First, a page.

A large UF/IFAS-led research project studies combating citrus greening within a citrus trees vascular system, namely, the phloem.
The bacteria that causes citrus greening is located chiefly in a citrus tree’s phloem. Part of the vascular system, phloem is the tissue in plants that conduct sugars and other metabolic products from the leaves. A “massive project” is currently underway to study the vascular system of trees and how to combat citrus greening within the phloem, according to a Citrus Industry article. Explore the details below.
Getting to the Phloem
When growers experienced less success with bactericides than scientists saw in the lab, it was hypothesized that the reasoning behind it stemmed from how hard it is to get materials like bactericides into a citrus trees’ phloem. “That is very difficult to reach to kill … by conventional methods, such as foliar spraying or drenching with bactericides,” explained UF/IFAS plant pathologist Ozgur Batuman, who is part of the multi-organization team studying citrus trees’ vascular systems.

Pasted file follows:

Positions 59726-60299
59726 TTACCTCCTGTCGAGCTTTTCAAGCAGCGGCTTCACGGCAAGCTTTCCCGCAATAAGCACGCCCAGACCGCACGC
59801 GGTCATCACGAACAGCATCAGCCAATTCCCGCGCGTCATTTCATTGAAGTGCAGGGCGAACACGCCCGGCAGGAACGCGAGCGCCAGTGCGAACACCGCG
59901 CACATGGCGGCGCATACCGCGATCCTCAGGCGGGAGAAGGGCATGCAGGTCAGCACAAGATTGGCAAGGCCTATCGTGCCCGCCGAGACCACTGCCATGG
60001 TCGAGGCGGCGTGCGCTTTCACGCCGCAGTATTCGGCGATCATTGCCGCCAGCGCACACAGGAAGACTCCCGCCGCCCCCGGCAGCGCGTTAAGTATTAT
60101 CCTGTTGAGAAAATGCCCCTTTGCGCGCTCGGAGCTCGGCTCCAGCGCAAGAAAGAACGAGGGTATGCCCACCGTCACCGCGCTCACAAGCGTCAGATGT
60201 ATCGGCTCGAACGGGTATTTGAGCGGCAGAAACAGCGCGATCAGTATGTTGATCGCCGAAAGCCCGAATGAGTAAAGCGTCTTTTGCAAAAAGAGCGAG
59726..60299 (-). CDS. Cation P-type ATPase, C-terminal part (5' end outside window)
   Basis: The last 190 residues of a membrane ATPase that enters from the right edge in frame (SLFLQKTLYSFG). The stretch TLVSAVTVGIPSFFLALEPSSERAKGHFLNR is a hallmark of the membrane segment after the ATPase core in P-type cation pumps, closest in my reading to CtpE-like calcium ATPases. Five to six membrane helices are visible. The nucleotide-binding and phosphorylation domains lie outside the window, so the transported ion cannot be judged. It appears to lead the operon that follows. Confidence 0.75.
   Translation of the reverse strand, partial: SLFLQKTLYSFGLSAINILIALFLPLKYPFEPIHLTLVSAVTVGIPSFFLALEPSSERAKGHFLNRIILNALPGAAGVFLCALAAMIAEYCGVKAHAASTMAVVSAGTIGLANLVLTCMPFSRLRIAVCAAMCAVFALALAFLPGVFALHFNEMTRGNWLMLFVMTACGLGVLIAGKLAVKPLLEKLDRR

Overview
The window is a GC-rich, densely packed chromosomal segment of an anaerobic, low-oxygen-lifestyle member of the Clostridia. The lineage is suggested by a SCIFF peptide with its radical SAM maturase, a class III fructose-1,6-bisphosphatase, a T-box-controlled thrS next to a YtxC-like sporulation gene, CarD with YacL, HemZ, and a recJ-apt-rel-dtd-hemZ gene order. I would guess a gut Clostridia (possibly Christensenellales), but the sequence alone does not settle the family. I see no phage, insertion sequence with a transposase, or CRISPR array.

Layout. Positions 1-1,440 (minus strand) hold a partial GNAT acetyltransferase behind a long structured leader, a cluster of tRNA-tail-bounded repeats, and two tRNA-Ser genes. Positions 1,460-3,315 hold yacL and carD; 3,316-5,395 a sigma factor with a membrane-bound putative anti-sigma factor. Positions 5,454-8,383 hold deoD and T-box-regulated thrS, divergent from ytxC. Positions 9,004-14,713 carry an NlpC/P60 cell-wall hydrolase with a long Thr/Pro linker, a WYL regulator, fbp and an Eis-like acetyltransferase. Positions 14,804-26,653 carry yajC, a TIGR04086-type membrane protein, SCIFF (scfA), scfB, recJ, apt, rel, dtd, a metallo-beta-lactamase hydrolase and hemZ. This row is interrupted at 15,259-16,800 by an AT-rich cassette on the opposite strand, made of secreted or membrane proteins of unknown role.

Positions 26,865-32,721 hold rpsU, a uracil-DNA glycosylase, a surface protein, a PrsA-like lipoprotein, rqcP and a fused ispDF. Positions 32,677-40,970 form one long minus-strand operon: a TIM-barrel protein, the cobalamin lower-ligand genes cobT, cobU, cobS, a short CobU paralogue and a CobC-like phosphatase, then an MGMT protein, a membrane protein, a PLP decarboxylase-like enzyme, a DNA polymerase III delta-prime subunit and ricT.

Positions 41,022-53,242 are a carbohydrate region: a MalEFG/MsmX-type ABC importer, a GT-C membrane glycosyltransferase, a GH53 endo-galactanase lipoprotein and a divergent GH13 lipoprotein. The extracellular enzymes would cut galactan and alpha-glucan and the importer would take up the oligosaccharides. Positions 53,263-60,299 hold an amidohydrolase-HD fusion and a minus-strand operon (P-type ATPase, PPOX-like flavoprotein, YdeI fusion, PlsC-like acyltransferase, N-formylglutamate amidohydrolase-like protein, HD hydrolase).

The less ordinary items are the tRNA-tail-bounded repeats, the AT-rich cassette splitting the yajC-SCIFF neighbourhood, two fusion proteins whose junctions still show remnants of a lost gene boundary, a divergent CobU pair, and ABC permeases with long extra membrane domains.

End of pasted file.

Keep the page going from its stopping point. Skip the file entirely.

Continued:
That team is developing an automated system consisting of a robotic arm and piercing device that could deliver bactericides into a citrus tree’s phloem. Batuman expressed his hope that a prototype could begin field trials by the end of 2019 and that a working system could be operational in participating groves within a year after that. He also added that the team is developing the tech with an eye towards expenses. “Hopefully, this automated system will be economically feasible for most growers,” he said in the article.
It is hoped that the system could also be used to deliver systemic pesticides or even immunizations to healthy young citrus trees. It’s another item on a long list of ag tech, like AI and robotics that are being used to fight citrus greening
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